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Monday, August 23, 2010

Broken Window Fallacy

Posted by Hugh MacIntyre on August 23, 2010 | Permalink


Excellent Hugh, I will bookmark that one. I noticed thought that Ms. Malibu explains this too and while not academic looking, she is quite easy on the eyes. http://www.youtube.com/watch?v=QzpZK9pnEU4&feature=related

Posted by: TM | 2010-08-23 3:30:09 PM

Suppose the baker had a lot of money stuffed in his mattress as savings. In that case, the broken window would not stop him from buying the suit, as the money that pays for the new window is coming from a source that is currently non-circulating. So if the result is he gets the suit and the window, but just has a little less in his mattress, then there is no fallacy and the broken window did stimulate the local economy.

When it comes to large government expenditures, if the taxes that they raise to pay for these projects cause a reduction in savings rather than just a redirection of spending, then it similarly would stimulate the economy. To the extent that such expenditures would come from new government borrowing, then it also could be at least partly the introduction of currently non-circulating money into the system. To the extent that money is borrowed from foreign sources, it has the effect of introducing money into the local economy and away from a distant one, thus having a local stimulation effect.

Public works programs for the purpose of stimulating the economy is something that can legitimately be debated and criticized, but to entirely dismiss the claim that it can at least introduce some stimulation into the economy is to overstate the lesson of the baker's story.

Posted by: Fact Check | 2010-08-23 3:55:10 PM

Fact Check, you are wrong. Suppose the baker has a lot of money in his mattress as savings, could easily afford to pay for a new window if he was forced to. Yet happily on this day the little vandal chooses to do his homework and the window never gets broken. So the baker decides to not only buy the suit but also a new iPad. Now he has the window, the iPad, and the suit.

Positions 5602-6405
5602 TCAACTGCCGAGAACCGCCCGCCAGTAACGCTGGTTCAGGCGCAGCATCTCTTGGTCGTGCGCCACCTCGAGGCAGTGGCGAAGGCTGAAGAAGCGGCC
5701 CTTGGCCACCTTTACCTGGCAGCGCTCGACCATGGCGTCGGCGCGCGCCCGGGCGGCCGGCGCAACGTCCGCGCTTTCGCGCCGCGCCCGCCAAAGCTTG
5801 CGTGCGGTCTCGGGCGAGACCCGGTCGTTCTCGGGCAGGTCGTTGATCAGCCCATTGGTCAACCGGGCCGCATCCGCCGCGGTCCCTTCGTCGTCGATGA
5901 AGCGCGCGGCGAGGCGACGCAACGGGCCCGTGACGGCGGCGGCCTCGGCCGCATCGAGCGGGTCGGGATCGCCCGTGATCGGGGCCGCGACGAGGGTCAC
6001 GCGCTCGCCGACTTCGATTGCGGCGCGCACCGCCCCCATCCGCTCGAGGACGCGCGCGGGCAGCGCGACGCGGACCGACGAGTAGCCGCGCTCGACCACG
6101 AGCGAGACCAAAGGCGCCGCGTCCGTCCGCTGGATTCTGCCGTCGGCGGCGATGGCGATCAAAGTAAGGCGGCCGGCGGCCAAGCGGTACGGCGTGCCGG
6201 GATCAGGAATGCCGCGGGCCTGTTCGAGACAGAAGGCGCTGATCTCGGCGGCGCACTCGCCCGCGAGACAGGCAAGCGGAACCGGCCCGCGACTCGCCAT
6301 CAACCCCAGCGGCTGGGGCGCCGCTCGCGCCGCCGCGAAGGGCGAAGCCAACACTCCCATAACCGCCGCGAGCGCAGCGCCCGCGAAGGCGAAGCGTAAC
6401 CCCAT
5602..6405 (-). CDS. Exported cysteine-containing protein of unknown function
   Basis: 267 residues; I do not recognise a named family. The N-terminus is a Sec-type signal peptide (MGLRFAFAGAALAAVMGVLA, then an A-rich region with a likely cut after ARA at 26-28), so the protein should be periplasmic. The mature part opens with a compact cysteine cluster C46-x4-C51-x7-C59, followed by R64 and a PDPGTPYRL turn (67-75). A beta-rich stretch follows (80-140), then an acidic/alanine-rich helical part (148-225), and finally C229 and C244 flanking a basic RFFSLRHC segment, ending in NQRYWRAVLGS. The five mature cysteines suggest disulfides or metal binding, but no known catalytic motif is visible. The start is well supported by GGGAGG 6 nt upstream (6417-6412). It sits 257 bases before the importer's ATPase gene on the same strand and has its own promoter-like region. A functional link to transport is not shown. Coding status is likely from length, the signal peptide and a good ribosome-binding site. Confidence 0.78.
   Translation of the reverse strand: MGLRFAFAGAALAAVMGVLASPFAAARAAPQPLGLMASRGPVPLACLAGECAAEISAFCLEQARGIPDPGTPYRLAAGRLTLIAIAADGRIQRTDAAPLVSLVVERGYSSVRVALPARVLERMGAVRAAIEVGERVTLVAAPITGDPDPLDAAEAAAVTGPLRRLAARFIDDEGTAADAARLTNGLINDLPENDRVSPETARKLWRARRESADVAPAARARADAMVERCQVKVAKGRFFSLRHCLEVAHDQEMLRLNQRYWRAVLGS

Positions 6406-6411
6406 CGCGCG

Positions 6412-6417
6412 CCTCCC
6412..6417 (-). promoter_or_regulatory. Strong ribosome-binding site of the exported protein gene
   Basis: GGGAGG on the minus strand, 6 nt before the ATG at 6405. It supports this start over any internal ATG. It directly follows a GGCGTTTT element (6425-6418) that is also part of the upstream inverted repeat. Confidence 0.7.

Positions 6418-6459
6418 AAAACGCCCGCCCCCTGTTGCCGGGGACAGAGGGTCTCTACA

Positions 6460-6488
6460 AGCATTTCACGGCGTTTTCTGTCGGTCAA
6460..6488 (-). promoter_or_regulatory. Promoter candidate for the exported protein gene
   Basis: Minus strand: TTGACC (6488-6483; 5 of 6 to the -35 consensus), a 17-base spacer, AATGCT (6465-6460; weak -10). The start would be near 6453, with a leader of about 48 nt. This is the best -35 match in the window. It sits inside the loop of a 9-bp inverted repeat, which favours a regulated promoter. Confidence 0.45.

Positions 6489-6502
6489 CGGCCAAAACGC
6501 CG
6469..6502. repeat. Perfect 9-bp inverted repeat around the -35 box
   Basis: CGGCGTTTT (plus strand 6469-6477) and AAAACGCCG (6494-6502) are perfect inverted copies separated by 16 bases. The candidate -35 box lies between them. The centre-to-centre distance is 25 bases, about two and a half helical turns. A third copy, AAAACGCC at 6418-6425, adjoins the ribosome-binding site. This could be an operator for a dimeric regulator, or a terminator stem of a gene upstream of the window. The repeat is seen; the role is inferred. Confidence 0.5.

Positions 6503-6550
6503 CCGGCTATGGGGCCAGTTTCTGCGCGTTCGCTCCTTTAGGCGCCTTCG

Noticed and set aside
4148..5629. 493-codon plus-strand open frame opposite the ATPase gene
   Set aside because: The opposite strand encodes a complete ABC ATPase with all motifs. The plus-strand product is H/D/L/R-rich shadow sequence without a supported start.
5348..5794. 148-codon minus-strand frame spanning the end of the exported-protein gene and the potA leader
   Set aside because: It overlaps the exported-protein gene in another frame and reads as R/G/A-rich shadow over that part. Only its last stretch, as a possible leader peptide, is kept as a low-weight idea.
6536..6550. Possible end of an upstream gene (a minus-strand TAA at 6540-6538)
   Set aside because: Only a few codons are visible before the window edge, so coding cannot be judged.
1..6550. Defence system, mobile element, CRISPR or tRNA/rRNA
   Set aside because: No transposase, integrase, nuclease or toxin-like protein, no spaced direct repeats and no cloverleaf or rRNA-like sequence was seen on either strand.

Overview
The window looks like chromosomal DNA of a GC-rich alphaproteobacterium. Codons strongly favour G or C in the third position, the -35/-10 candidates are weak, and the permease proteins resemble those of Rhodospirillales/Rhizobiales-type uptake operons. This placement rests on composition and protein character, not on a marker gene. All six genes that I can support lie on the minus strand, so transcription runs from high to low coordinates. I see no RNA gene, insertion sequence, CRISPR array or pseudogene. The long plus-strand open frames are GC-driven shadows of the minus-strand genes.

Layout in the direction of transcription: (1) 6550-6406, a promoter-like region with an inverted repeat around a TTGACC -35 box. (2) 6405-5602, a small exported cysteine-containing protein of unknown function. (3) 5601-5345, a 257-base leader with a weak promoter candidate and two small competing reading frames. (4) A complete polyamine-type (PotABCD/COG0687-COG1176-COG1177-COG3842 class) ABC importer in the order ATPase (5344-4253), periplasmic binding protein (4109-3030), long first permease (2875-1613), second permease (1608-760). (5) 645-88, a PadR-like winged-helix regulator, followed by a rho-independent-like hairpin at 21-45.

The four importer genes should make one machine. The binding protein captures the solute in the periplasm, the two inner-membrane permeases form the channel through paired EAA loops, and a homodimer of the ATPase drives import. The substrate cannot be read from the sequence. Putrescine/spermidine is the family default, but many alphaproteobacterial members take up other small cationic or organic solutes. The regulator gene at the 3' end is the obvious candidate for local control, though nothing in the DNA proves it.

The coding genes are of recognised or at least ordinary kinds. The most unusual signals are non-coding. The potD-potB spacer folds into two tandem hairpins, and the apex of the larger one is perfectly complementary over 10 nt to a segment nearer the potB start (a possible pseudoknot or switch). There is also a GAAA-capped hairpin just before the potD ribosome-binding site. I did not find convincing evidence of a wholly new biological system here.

Posted by: TM | 2010-08-23 4:42:31 PM

Fact Check, I am guessing you will say "suppose the baker was going to choose to do nothing but continue to keep his money under the mattress?" Most people today don't actually keep their money under the mattress though, but rather in some kind of investment that is creating wealth for them and others. By forcing the baker to withdraw his cash from the bank he is no longer creating wealth as he chooses. In addition he has lost the chance to use the capital for some other wealth generating opportunity.

One can choose to believe whatever they want but the 2 - 1 always = 1.

Posted by: TM | 2010-08-23 5:07:10 PM

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Posted by: Cammie Novara | 2010-08-24 1:03:23 AM

Fact Check,

You're sounding like Keynes.

In your first paragraph, the only way you have a leg to stand on is if you assume that the money being hoarded will never be spent or invested and you assume "sticky wages".

In your second paragraph, let's assume that that is what happens. The government taxes rich people (who are hoarding for whatever reason), and current spending and investing is not affected. This is a highly dubious position since higher taxes would diminish the incentives to invest. But nevertheless, let's say this is what happens. How is the gov't to know what type of investments are required? I challenge you by asserting that it is impossible for the gov't to know this. In fact, unless they are incredibly lucky, they will be squandering resources to produce stuff that people are not interested in purchasing (think bridges to nowhere and empty stadiums). This amounts to a net loss to society and destruction of capital.

Even worse, since there no longer is any real act of savings, no one can possibly purchase all the new stuff that is being produced. Normally, if someones saves and invests, they are in position to buy the increased production once the production process is complete. This is not what happens in this case. The gov't is not officially saving anything. They have simply given the money away to the producers. Unless those who receive the new money save every single penny (which never happens), no one will have the savings to purchase all this new stuff. Now, if the gov't actually made a loan (with a promise of repayment), then this particular argument does not hold.

In the end, the gov't has just created an unsustainable boom. During that boom, they have directed resources into the wrong channels. So yes, you can stimulate with public works in the short term - but that's all it is - unsustainable.

The same arguments apply to borrowing.

Of course, if the gov't simply spends the money, that will lead to immediate inflation since production has not increased.

Posted by: Charles | 2010-08-24 6:05:51 AM

Now that think of it, even if the gov't makes a loan to producers, what is it going to do? Buy the stuff itself? How does that increase the well-being of society? So no. Public works don't work. They amount to theft and are extremely damaging to society in terms of economics.

Posted by: Charles | 2010-08-24 6:09:41 AM

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